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    Although soccer is over now (unless you play club) I also played this fall for my high school. I usually took my pump off completely and ate something like peanut butter crackers AND took a Gatorade that i drank instead of water. The protein is good for staying in your system longer and should help keep your sugar up as opposed to gatorade which will help you immediately by raising your sugar.
     
  8. s0ccerfreak

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    thanks for the ideas, actually our season is not over yet.... we have atleast 2more weeks
     
  9. droaneco

    droaneco New Member

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    Lows/Pump and playing soccer

    My daughter was on the pump and had a lot of trouble controlling her sugars , especially during tournaments and long practices. If she was controlled well at the beginning, she got low, but if she started high, she sometimes stayed high or became way high.

    We have found that Lantus is an excellent component of the pump use. She gives herself 1/2 her daily basal rate as a shot of lantus at night, and we set her pump tp deliver 1/2 the basal rate for that 24 hour period. We find the lantus seems "gentler" and doesn't give her those lows, but combined with exercise, it keeps her from popping up during longer periods off the pump.

    She plays at the elite level, so of course she doesn't want to be pulled out of a game. This seems to be a very good combination for her.
     
  10. studiostu

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    I had a similar problem in my teens... continuing into my '30's, when I used to do long-distance bike riding. I finally resolved the situation by treating myself as if I had low blood sugar BEFORE I actually was low. During biking, I would keep a 50/50 orange juice (or, Gatorade) mix with me... and, drink a few sips every 10-15 minutes. I would also have something fast acting (such as raisins) every 30 minutes or so. Of course, you'll also want the bran-bar types of carbs for longer-acting impact.

    This was years before I ever got the pump; so, today I would also adjust my basal rates to go along with this. I'm now 52, and, I have a much greater problem with uneven digestion -- and, delayed insulin activity. I can be be exercising 4-5 hours after a morning bolus - with BG in the neighborhood of 200 - then, plummet rather quickly well into the double digits. To counter this, I eat something during the activity (My new favorite is Clif "Shot Blocks" -- electrolyte chews. You can get them at outdoor/adventure stores... such as Eastern Mountain Sports. ) -- even if it seems too soon. That seems to help prevent the problem.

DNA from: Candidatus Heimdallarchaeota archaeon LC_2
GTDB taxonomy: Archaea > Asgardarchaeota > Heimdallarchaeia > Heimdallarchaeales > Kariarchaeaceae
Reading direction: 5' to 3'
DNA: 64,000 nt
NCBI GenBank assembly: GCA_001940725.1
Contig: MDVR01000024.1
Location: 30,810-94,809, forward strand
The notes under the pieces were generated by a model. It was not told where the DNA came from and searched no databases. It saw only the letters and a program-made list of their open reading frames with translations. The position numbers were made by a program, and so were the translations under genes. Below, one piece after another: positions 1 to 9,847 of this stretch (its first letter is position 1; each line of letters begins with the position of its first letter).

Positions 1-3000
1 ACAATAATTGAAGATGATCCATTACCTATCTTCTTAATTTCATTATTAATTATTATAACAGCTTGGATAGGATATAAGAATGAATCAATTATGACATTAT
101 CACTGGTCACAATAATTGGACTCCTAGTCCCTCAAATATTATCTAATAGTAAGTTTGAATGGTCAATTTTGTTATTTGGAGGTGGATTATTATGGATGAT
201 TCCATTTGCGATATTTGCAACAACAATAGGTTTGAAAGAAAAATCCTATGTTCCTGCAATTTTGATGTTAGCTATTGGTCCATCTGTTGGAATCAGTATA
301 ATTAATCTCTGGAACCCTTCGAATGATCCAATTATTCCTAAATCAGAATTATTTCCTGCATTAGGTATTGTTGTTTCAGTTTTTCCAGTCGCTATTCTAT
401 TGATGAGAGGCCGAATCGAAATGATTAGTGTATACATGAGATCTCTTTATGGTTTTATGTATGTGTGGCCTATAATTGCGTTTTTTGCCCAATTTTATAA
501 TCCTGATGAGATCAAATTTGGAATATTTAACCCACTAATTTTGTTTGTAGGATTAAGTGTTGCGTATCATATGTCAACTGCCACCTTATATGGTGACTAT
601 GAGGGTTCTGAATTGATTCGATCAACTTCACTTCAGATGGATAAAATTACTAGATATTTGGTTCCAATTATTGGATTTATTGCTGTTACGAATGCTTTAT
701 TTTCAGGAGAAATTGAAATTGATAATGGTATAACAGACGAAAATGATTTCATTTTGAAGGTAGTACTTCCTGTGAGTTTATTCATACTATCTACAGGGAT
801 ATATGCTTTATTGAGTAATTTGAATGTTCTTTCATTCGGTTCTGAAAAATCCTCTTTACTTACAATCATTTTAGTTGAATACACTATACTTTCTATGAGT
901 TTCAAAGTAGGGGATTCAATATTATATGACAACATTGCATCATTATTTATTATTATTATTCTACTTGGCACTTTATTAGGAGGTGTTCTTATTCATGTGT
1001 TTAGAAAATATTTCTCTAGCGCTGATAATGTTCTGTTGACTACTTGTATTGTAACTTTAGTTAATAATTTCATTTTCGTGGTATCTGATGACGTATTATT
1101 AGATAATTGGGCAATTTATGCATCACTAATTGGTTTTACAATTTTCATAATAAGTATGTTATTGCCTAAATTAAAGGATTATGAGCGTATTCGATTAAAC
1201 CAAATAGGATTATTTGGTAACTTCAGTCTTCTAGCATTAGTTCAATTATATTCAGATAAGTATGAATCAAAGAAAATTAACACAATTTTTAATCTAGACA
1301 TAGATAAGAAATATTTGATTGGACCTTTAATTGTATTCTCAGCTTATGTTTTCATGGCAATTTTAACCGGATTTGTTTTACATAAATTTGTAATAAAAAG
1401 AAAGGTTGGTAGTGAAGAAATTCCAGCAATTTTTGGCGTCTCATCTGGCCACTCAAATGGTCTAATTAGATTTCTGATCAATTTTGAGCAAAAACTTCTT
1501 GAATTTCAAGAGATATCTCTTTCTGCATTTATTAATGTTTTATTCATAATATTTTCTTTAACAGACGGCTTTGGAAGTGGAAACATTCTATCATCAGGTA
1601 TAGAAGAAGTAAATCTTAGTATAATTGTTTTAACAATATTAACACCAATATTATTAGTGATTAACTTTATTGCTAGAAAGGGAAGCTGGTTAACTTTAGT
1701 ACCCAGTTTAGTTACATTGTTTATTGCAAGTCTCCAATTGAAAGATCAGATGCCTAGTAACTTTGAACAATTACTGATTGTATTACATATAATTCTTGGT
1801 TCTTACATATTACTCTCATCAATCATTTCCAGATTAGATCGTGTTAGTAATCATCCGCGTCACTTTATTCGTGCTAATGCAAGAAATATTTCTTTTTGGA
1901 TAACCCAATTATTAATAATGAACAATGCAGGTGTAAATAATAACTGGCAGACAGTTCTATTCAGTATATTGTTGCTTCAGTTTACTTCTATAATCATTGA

I also now have the Real-Time Sensor. That's a whole other story. However, I will say that - despite mixed feedback - it CAN be very useful for seeing TRENDS (such as steep BG declines) when you'd least expect the event to occur. I've had mixed feelings about the Sensor; but, it can really seem worthwhile after it's enabled you to prevent a low BG crisis from taking place.
     
  11. wilf

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    We're on MDI, and my daughter is in synchro swimming not soccer BUT:
    - we likewise can go in at 200 and be low by the end of practice even though she has lots of carbs in the middle.

    At first we tried to overload with carbs, but we found for her the trick was in reducing her insulin the day of practice. So she gets her breakfast bolus and NPH which will be working until mid-afternoon, and a purposely underestimated lunch-time bolus so she is running a bit high by practice time with no basal active.

    In your case, it gets trickier with the pump. Not sure you want to reduce insulin any more. So I would experiment with Gatorade. Drink it in lieu of water, and keep track of and record how much you drink. Try 2 bottles next practice. If that's not enough, increment up to 3, etc.

    I used to be a distance runner (with no D), but the carbs really go down there. Ran into a few bad lows myself, but found Gatorade would always bring me up fast and keep me up.